This may usually be somewhat of a strenuous time of the year for many folks that are ready for outdoor activity. The uncertain predictability of our recent weather conditions has made it fairly arduous for folks whether they might have interests in yard, garden, golfing, or fishing. Have hope, though, as intermitten periods of fair weather will occur.
Most gardeners have their plots tilled and some have already put their onion sets out. Several have their second set of plants in the soil. While onions are usually pretty tough, any cole crop may be freeze susceptible if they are in their tender stage of development.
March is a perfect time to get your flower beds and vegetable gardens ready for April transplants. All the feeds stores, nursery centers, and other retailers or have ample supplies of bedding plants available. One good guide for getting ready is to have your soil tested prior to planting as you may want to put down a pre-plant application of fertilizer prior to planting. Many folks will incorporate what we call a "complete" fertilizer, which is one with a fairly even analysis of N-P-K, usually in the area of "13-13-13" or " triple thirteen." However, if you care to be a bit more precise, you might want to consider sending off a soil sample. The easiest way would be to go down to the Texas A&M Agricultural Extension office at the Courthouse. For around ten bucks, they will give you a soil sample packet, with sampling instructions; you collect the sample and then get it sent in to the Soils Testing Lab for recommendations. They will send you a report that will give you the pH of your soil as well as fertilization rate and recommended analysis of amendments per your particular soil conditions.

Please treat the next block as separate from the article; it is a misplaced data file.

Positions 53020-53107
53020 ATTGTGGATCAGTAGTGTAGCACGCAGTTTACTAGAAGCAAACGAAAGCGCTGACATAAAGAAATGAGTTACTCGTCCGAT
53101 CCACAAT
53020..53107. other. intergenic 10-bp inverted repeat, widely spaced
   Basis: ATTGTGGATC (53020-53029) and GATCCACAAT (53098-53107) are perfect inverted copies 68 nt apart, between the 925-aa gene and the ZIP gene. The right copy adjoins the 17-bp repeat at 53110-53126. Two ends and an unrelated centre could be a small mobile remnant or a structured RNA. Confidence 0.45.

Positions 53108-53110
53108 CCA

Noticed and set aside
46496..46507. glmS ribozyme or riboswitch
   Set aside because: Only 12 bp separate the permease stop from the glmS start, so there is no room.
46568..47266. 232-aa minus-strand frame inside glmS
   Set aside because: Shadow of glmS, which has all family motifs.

Soil sampling is the foundation for determining what fertility program to use as well as how to properly amend your growing area. You can do the same for your orchard or lawn area. Most successful farmers have been doing this procedure for certain field crops for years. Once you've determined what your soil needs, you may go ahead and incorporate the amendments a few weeks prior to planting so as to attain more complete integration of the amendments into the soil.
Son, Will was in this past weekend and reminded me that we need to get our spring application of Ammonium Nitrate out on the pecan orchard over at Daddy's. We also took time to trek out to Ft. Mckavett for our sometimes annual event of gigging round-back suckers. Shaw and I supervised from the pickup while Darrell and Will bagged up a fine mess of fish. The Mayor and yours truly might even be thinking of a fish-fry, soon, somewhere out around -----Harkeyville!!!